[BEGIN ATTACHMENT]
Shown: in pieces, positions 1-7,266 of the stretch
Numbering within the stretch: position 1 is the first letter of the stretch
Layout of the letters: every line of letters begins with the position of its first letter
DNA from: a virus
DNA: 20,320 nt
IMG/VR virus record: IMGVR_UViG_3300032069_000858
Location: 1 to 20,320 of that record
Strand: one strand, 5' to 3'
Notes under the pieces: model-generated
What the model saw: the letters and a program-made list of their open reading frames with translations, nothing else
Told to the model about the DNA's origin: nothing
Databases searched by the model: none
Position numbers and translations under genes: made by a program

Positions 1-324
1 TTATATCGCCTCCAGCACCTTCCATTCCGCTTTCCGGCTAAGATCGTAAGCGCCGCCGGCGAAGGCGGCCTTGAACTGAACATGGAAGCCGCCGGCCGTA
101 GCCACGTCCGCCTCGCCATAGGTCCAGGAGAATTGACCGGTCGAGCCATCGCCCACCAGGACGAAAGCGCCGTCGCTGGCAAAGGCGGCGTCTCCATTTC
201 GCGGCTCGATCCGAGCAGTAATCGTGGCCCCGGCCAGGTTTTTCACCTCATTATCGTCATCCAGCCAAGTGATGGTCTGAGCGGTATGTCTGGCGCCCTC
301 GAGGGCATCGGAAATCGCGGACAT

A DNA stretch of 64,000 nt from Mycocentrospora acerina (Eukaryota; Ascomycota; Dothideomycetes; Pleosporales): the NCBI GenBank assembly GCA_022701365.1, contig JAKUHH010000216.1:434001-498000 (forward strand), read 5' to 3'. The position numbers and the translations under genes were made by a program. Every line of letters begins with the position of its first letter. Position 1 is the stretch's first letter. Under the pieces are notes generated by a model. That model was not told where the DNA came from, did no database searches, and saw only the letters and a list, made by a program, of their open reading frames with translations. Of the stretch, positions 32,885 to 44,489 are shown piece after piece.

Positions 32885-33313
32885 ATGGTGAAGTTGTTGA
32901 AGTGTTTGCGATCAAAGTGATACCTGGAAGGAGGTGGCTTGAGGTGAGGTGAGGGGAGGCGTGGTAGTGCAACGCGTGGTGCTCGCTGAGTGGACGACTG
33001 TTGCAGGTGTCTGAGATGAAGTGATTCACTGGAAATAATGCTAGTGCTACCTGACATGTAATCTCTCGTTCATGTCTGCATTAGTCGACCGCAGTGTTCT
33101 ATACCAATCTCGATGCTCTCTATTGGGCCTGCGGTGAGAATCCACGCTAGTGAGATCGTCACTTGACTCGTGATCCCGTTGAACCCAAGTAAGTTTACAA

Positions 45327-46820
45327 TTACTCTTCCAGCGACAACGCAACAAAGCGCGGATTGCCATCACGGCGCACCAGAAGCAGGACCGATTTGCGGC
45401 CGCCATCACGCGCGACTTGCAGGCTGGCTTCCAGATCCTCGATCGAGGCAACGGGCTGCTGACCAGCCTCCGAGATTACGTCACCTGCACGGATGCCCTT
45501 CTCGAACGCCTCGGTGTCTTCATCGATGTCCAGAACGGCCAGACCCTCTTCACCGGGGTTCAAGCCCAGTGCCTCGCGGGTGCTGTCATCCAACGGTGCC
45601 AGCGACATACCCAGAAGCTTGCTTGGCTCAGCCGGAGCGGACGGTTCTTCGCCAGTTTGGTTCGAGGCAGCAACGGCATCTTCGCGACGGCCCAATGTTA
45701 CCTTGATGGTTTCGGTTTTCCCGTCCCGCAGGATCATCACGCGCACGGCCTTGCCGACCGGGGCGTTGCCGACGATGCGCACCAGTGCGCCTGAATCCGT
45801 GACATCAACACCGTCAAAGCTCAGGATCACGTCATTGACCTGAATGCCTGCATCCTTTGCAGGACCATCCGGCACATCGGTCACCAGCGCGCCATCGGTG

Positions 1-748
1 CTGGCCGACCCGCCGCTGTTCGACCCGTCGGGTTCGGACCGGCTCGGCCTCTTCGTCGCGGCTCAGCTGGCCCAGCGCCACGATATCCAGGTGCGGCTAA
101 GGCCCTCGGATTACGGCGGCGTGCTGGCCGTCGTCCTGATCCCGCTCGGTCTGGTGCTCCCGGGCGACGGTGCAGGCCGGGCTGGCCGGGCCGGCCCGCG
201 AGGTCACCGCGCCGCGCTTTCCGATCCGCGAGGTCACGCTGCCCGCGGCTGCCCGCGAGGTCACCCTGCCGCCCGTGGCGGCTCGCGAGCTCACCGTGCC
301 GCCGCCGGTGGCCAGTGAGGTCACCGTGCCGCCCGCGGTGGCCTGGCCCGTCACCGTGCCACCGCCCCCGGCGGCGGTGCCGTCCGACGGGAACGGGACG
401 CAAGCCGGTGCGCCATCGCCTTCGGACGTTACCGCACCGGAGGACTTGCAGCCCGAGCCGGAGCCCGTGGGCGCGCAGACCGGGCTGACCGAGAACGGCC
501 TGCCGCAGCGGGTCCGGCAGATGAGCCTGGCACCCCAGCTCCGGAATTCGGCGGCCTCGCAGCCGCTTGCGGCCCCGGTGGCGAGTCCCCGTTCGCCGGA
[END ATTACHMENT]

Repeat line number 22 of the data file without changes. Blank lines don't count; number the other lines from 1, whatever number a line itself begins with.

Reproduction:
32901 AGTGTTTGCGATCAAAGTGATACCTGGAAGGAGGTGGCTTGAGGTGAGGTGAGGGGAGGCGTGGTAGTGCAACGCGTGGTGCTCGCTGAGTGGACGACTG